San Miguel holiday 2

Gerardo stirs the chilis.

WE RETURNED Sunday after two nights in the Gringo Heaven of San Miguel de Allende. As during our previous visit last June, we stayed in the home of Gerardo Ruiz, an artist of considerable international renown.

His home abuts the Fábrica La Aurora, a sprawling art space not far from downtown. It’s all about art in San Miguel.

Gerardo’s refrigerator is a functioning antique.

When we arrived, Gerardo was stirring a huge vat of chiles chipotles en escabeche, something he’s cooked every Yuletide season since he took over the family tradition in the 1970s from his mother who had died. He gifted us a jar.

Retirees settle in San Miguel, sit on benches, usually with a pooch.

Though we were there only two nights and the full day sandwiched in between, we did get some stuff done.

We saw typical San Miguel Gringos like the couple in the photo above who were sitting on a bench in the central plaza, which is known far and wide as the Jardín.

Also spotted, traipsing down San Francisco Street* and through the Jardín, was a mob — 30 or so — of late-middle-aged Gringos decked out in clownish Christmas costumes.

They appeared to be stoned or half drunk. They were doing their best mimicry of Jack Kerouac and Allen Ginsberg and Beatnik days long, long gone by.

I gazed overhead, half expecting that the Ghost of Neal Cassady had winged over from the railroad tracks toward Celaya but no. He wasn’t hovering up there.

I should have taken a photo, but they were reeling and hopping too much. They couldn’t stand still.

My wife turned to me and said, Bet you’re embarrassed, huh? Well, kinda. I’m not making any of this up.

On a somewhat more sober note, yet another gaggle of Gringos — also 30 or so — who were not stoned were standing in the Jardín’s bandstand singing Christmas carols. Gringos in San Miguel are always having a really great time.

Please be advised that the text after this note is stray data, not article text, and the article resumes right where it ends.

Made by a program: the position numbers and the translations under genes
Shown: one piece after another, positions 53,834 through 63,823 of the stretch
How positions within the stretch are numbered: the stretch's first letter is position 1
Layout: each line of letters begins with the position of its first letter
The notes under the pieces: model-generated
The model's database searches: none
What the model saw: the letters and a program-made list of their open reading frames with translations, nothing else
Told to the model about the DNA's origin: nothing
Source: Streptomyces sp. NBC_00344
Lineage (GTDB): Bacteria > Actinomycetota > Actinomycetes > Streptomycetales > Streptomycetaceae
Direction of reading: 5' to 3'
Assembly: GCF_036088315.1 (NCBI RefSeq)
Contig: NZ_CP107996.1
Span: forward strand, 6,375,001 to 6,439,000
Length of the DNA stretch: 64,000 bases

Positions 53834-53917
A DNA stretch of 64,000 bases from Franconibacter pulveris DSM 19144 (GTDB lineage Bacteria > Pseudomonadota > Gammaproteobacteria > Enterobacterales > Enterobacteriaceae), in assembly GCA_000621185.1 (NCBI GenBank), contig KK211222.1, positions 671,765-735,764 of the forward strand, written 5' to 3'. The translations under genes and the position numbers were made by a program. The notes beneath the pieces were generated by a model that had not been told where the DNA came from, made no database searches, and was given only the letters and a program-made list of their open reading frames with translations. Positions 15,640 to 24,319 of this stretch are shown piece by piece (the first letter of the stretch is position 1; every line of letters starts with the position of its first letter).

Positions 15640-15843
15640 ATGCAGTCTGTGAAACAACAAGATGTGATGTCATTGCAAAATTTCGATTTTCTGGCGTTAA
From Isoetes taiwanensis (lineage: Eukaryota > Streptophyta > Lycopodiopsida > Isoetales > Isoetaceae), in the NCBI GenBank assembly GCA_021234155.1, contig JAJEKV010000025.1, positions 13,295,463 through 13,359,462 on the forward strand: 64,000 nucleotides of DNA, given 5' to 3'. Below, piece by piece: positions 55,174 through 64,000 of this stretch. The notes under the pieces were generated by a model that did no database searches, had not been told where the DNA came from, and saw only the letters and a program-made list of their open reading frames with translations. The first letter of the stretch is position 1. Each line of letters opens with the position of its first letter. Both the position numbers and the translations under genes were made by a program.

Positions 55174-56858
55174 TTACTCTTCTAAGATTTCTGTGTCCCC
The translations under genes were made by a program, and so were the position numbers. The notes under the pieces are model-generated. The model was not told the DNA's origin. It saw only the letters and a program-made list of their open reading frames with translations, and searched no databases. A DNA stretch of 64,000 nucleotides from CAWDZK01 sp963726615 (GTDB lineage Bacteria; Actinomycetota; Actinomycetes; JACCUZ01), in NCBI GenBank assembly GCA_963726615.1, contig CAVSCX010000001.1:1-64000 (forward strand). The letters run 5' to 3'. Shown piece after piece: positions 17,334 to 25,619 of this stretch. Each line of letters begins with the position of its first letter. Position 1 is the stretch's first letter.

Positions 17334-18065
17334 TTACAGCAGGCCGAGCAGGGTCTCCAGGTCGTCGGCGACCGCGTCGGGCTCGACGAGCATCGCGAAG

A side trip on the afternoon of our arrival — San Miguel is only three hours from our mountaintop Hacienda farther south — found us in the nearby pueblo of Atotonilco, the home of a famous church, el Santuario de Atotonilco.

The interior, we read, was painted by local artists over a period of 30 years, and the church is known as the Sistine Chapel of Latin America and receives about 5,000 visitors a week.

The Sistine Chapel of Mexico, they say.
The Sistine Chapel of Mexico, they say.

There were almost no visitors the Friday afternoon we arrived, so the 5,000 visitors a week probably is something of an exaggeration. No matter. It’s certainly worth a visit.

One of the prime reasons to visit San Miguel is eating in restaurants you’ll not find readily in other parts of Mexico. We had some reasonable pad Thai, mushroom burgers and French toast. No restaurant where we live serves those things.

Before we part company today, here’s a color shot of Gerardo’s chiles chipotles. Those vats are over two feet wide, and the house smelled of salsa during our entire visit.

Ceramic vats of chiles chipotles en escabeche.

* Irony.